Asia և Pacific Island Heritage Month. my own self-discovery. Tales of the Cocktail Foundation:

If you look at me, there are some assumptions you can make. Judging by the color of my skin, you may think I’m Asian, probably South Asian, Filipino or maybe Thai. If you look closely at my good menu, you will notice a bunch of Asian ingredients; Panda Calamans. “Oh, he’s definitely Filipino,” you might say.

But for those closest to me, know that I’m not always Filipino. Of course, I always knew I was Filipino. But growing up as an adopted child in North Virginia, I identified as white versus Asian. Both of my parents are Caucasian, and so are most of my friends at the time. My appearance was what set me apart from everyone else և As a child, the last thing you want is to be different from everyone else.

When people ask me: “Where are you from?” Is my usual response: East Coast – North Virginia. Only after they push do I realize they are asking what my nationality is. The answer is Filipino, but I do not really know myself that way.

Discovering my Philippine side and becoming comfortable was a journey I have been on most of my life և I will probably continue to be forever. There have been times in my life when I have tried to suppress it. As a kid, I used to try to adapt to the white kids I grew up with. But do not deny your skin color և your heritage. Other times I was trying to get into it. I even studied joining a college student group in the Philippines. After all, I did not fit. I looked like a Filipino, but inside I felt like I belonged.

I tried to contact my Asian part, but realized that it was not so simple. I could learn about my culture, I could learn about the ingredients, I could eat the food, but some of me would never fit in completely. My Asian friends would have cultural references that I could never understand or relate to. Things about Asian parents, growing up in Asian families, I have never felt. To supplement, I did not speak that language. These links have never responded to me, so there will always be disconnection, no matter how warmly և the community welcomes me.

As I grew up, I made many Korean և Japanese friends, I began to discover another side of my Asian identity. After meeting my Japanese-Hawaiian wife, I learned about her heritage, began to love, and embrace other cultures. With each new discovery, I realized that I had adopted pieces from different cultures, that I had become my own little melody, that I would never fit well under one label.

The evolution of Pacific Cocktail Haven (PCH) coincided with my own discovery. It evolved the way I evolved, it continues to evolve today. If through my own discovery I can even make ONE person proud of their heritage, or introduce ONE person to a new Filipino ingredient, then I feel like I did something good. I’m happy to be that catalyst, even if it was never who I decided to be.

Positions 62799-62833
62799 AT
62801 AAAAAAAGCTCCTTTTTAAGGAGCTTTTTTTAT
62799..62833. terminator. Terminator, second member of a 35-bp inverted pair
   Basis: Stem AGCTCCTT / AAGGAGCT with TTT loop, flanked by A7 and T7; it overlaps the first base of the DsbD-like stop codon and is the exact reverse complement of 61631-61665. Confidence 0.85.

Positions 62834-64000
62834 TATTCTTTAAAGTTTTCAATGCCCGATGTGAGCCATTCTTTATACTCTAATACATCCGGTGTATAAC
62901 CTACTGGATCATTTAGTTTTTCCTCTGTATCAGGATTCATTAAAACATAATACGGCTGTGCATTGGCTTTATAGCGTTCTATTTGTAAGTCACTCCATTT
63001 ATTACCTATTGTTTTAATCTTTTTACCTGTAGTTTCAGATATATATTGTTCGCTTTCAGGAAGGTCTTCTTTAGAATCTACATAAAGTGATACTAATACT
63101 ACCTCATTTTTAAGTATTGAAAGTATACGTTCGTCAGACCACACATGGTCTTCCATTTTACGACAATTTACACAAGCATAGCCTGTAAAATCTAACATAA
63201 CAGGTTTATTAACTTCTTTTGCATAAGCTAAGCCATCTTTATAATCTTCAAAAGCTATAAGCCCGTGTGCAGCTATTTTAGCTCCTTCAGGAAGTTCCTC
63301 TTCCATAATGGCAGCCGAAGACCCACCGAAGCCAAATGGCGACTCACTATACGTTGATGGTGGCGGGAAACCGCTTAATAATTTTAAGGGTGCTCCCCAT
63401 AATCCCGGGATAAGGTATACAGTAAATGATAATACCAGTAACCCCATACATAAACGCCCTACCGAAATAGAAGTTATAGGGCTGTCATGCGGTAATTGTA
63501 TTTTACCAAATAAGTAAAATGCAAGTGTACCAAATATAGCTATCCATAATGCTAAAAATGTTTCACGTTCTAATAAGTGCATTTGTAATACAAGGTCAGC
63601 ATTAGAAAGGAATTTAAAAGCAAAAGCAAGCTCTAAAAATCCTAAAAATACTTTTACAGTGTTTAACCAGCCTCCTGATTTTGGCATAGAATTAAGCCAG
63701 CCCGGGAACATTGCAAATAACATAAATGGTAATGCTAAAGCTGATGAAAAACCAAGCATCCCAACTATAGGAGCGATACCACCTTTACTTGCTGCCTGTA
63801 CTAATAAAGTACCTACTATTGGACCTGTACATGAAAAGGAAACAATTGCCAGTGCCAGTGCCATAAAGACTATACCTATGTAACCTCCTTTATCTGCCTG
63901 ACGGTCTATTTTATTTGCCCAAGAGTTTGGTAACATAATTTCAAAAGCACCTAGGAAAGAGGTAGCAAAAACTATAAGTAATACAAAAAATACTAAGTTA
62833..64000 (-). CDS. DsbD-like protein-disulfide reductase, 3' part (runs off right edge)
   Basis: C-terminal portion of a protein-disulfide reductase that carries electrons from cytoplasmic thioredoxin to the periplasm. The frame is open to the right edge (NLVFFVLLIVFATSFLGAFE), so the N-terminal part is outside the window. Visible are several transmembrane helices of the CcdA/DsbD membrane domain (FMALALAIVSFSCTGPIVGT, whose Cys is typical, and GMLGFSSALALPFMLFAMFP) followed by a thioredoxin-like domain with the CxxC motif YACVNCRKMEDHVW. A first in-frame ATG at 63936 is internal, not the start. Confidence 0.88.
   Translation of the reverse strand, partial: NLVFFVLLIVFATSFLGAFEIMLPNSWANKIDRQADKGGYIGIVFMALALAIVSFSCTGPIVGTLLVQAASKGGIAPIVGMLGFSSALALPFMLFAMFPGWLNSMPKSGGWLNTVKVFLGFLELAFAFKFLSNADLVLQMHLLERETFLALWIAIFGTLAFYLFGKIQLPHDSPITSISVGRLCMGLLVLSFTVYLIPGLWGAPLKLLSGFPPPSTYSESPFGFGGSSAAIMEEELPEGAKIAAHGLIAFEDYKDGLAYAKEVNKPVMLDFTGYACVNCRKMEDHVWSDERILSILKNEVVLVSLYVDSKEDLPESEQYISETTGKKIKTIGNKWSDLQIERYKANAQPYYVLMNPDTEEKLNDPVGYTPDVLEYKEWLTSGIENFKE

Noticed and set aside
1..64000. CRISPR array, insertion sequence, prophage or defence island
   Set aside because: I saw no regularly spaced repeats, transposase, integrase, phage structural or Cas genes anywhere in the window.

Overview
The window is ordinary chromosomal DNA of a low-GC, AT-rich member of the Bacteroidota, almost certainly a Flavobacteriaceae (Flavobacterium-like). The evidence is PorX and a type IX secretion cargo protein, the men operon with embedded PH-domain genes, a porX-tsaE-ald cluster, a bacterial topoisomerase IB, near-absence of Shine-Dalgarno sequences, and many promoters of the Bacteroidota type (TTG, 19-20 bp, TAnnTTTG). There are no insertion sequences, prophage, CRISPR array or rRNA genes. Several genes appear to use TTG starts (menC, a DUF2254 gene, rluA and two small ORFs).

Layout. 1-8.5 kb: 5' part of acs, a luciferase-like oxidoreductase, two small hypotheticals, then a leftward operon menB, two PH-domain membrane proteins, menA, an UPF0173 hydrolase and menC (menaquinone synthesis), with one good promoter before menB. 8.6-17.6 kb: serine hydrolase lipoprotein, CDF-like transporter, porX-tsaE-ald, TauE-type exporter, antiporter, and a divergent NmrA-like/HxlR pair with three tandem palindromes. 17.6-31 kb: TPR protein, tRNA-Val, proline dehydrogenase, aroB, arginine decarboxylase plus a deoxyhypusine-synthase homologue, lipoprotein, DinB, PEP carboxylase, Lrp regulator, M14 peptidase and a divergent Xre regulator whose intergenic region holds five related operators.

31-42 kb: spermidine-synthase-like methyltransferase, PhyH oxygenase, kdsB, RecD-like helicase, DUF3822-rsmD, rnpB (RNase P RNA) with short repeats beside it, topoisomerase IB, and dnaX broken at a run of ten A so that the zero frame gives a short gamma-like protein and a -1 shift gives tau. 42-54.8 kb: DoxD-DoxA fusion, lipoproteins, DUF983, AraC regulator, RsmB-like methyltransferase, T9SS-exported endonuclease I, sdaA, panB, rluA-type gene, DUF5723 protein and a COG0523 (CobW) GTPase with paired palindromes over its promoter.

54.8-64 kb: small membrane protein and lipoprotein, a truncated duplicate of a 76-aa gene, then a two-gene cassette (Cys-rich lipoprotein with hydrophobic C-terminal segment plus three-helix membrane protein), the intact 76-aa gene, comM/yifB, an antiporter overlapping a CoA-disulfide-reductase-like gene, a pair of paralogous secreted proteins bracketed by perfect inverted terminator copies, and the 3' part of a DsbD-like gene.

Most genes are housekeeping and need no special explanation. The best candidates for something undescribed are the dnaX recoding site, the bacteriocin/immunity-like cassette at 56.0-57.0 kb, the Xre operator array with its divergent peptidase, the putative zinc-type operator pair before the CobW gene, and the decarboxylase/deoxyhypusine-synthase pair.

What I have learned can be attributed to Chef Francis Angin, a Filipino chef who actually set out to educate people about Filipino culture. He introduced me to many different ingredients and helped me learn a lot about my heritage. When Filipinos enter PCH, I often hear “thank you very much”. They are proud to be Filipinos. I’m proud to see a Filipino bartender showcase Filipino ingredients in cocktails. They are proud that their culture deserves attention. They tell me that PCH is their “safe haven”. Or it was never my intention, I’m humbled, և it makes me happy, և it inspires me to keep moving forward.

Over the last few years I have become a more mature bartender; I have really discovered my own cocktail style. Pacific Cocktail Haven (PCH), as the famous Pacific Coast Highway, embodies the hospitable atmosphere of calm California, which has also evolved. The hospitality is still there. it will forever be who I am, what I want to embody. But now, Pacific Rim components are on display. All the cultures I have adopted in my lifetime finally have a place to display.

I never consider myself a “Filipino bartender”. I consider myself an incredibly motivating, hard-working, passionate bartender. I have always relied on this character trait. the traits my parents instilled in me. Every time I have ever experienced a failure or an opportunity that did not come up, it just ignited the fire inside. It made me work harder. It was the motivation I needed to push myself to be better than I used to be. I believe that if you do not have the “driving force” and the concentration, you are still just spinning your wheels.

If you take a closer look at my cocktails և look at the Filipino ingredients, you will see something else. Lychee. Li-hing mui. Japanese sewing. Salted sesame. Mango. Coconut. Macadamia nuts. Thai tea. The reality is that my menu is a flavor melter that has affected me. I am much more than my Filipino heritage or white upbringing. I am a reflection of my adopted Korean brother, my Japanese-Hawaiian wife, all the friends, educators, people I have met in my life who have influenced me. They are always a part of my identity, they will always be a part of the effects and inspirations of my cocktails.

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